A randomized, controlled trial of team-based competition to increase learner participation in quality-improvement education.

Journal Article

Several barriers challenge resident engagement in learning quality improvement (QI). We investigated whether the incorporation of team-based game mechanics into an evidence-based online learning platform could increase resident participation in a QI curriculum.Randomized, controlled trial.Tertiary-care medical center residency training programs.Resident physicians (n = 422) from nine training programs (anesthesia, emergency medicine, family medicine, internal medicine, ophthalmology, orthopedics, pediatrics, psychiatry and general surgery) randomly allocated to a team competition environment (n = 200) or the control group (n = 222).Specialty-based team assignment with leaderboards to foster competition, and alias assignment to de-identify individual participants.Participation in online learning, as measured by percentage of questions attempted (primary outcome) and additional secondary measures of engagement (i.e. response time). Changes in participation measures over time between groups were assessed with a repeated measures ANOVA framework.Residents in the intervention arm demonstrated greater participation than the control group. The percentage of questions attempted at least once was greater in the competition group (79% [SD ± 32] versus control, 68% [SD ± 37], P= 0.03). Median response time was faster in the competition group (P= 0.006). Differences in participation continued to increase over the duration of the intervention, as measured by average response time and cumulative percent of questions attempted (each P< 0.001).Team competition increases resident participation in an online course delivering QI content. Medical educators should consider game mechanics to optimize participation when designing learning experiences.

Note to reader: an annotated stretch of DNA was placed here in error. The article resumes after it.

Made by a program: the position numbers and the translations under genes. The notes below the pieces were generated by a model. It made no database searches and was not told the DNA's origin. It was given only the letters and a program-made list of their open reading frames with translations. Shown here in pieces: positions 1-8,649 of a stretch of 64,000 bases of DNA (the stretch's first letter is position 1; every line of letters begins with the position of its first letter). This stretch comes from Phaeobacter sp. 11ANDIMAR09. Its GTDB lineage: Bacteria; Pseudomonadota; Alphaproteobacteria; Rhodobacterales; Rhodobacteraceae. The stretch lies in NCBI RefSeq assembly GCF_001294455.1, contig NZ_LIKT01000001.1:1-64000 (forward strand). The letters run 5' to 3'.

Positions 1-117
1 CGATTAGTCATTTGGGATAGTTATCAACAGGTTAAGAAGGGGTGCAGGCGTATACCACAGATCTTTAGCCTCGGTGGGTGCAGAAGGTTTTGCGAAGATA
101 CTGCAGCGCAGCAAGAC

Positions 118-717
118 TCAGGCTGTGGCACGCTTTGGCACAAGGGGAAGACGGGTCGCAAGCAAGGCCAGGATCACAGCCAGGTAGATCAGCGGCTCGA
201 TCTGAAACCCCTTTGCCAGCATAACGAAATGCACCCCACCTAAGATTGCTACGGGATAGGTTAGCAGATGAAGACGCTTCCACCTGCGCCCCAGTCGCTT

Full Text

Duke Authors

Cited Authors

  • Scales, CD; Moin, T; Fink, A; Berry, SH; Afsar-Manesh, N; Mangione, CM; Kerfoot, BP

Published Date

  • April 2016

Published In

Volume / Issue

  • 28 / 2

Start / End Page

  • 227 - 232

PubMed ID

  • 26857941

Electronic International Standard Serial Number (EISSN)

  • 1464-3677

International Standard Serial Number (ISSN)

  • 1353-4505

Digital Object Identifier (DOI)

  • 10.1093/intqhc/mzw008

Language

  • eng